Sunday, June 5, 2011

Expecting a Journey, Not a Miracle

After all my years as a newspaper reporter, you'd think I would be good at taking notes. But too many years have passed since that career. So I really can't say who, during the East Coast Fraternity Exercises, told us: "Expect a journey, not a miracle." Was it Father Rich in a homily? Father Carròn, on the videotape? One of them quoting Msgr. Luigi Giussani? I haven't a clue. But the wisdom of that thought has stuck to me.
So often, when I pray, I ask God to remove whatever it is I'm seeing as burden: Just get me through this exam. Heal my child. Get me a job. What am I saying, really? That our lives will be better if and when they are easier? When they are trouble free? Why, after all these years of living, do I continue to kid myself?

J., a young man in my School of Community, noted wisely: "But even when you get a miracle, it's just the start of another journey. " He told us this story. He had  returned to his parents' house after a couple of years out of state. He had come to the discovery that the career he'd chosen and trained for was not right for him. He prayed for a job while he figured out his true vocation. He landed one at the local supermarket and then he landed another one at a local high school. So the miracle came. But then the journey started again - determining how to juggle two jobs while training for a career that suited him better. The miracle began another journey.

As a mother, I know this. Struggling with infertility, I prayed and prayed for a baby. And then, I miscarried. I prayed for another child. And then, when the baby was born, I prayed for God to take away his serious illness. Years later, I prayed for the son, who had trouble finding friends. And then, when he found friends at last, I prayed he would make good decisions when he spent time with them.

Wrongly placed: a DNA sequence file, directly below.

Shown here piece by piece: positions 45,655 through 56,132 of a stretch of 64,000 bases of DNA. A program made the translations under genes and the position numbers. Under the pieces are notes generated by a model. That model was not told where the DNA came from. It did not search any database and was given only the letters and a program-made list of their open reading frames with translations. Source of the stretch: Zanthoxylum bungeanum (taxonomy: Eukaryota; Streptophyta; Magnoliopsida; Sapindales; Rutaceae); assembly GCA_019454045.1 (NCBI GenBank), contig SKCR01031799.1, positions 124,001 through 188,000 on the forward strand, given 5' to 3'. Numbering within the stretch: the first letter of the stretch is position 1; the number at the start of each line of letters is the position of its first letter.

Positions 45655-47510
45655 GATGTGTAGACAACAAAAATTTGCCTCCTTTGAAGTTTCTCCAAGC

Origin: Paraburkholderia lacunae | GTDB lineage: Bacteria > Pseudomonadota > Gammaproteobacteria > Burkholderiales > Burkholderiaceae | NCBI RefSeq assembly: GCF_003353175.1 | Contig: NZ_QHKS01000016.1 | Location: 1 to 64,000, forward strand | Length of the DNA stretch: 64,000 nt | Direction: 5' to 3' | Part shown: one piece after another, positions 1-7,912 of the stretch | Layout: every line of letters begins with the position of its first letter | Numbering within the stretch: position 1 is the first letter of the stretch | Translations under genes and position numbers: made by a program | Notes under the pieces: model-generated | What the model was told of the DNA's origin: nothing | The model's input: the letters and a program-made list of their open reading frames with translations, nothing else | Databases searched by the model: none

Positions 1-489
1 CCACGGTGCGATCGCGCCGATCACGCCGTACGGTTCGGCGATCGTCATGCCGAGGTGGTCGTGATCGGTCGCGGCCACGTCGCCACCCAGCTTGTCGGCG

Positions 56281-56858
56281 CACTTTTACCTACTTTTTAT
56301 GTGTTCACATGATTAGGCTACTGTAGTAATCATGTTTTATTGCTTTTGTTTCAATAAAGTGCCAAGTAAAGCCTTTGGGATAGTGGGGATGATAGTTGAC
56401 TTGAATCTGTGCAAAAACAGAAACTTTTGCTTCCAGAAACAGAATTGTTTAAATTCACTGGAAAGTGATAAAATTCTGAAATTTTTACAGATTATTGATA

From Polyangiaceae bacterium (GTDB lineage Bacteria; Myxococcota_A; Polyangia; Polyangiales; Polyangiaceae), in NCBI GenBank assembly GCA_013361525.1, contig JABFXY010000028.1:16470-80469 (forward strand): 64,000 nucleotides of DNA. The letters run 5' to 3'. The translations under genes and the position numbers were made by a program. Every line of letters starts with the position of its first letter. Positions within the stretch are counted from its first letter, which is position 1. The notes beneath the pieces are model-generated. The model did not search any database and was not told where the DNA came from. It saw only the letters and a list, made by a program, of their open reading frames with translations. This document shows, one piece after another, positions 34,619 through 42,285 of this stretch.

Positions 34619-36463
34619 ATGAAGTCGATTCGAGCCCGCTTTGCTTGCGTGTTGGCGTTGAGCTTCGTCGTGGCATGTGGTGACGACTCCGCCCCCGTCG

What I keep forgetting is our lives are journeys in the presence of Mystery.  I keep forgetting the "thy will be done" part of our prayers.  At our wedding 18 years ago, I made sure my friend Keith played  the John Michael Talbot song "Be Not Afraid," because I was scared and I understood God goes before me. Always.

Then-Cardinal Ratzinger said this in the funeral homily of Msgr. Luigi Giussani: "to follow means to pass through a 'valley of darkness,' to take the Way of the Cross, and all the while to live in true joy."


  1. Thanks for reading, Fran. It's comforting to know that wiser people than me have struggled with this and can offer answers.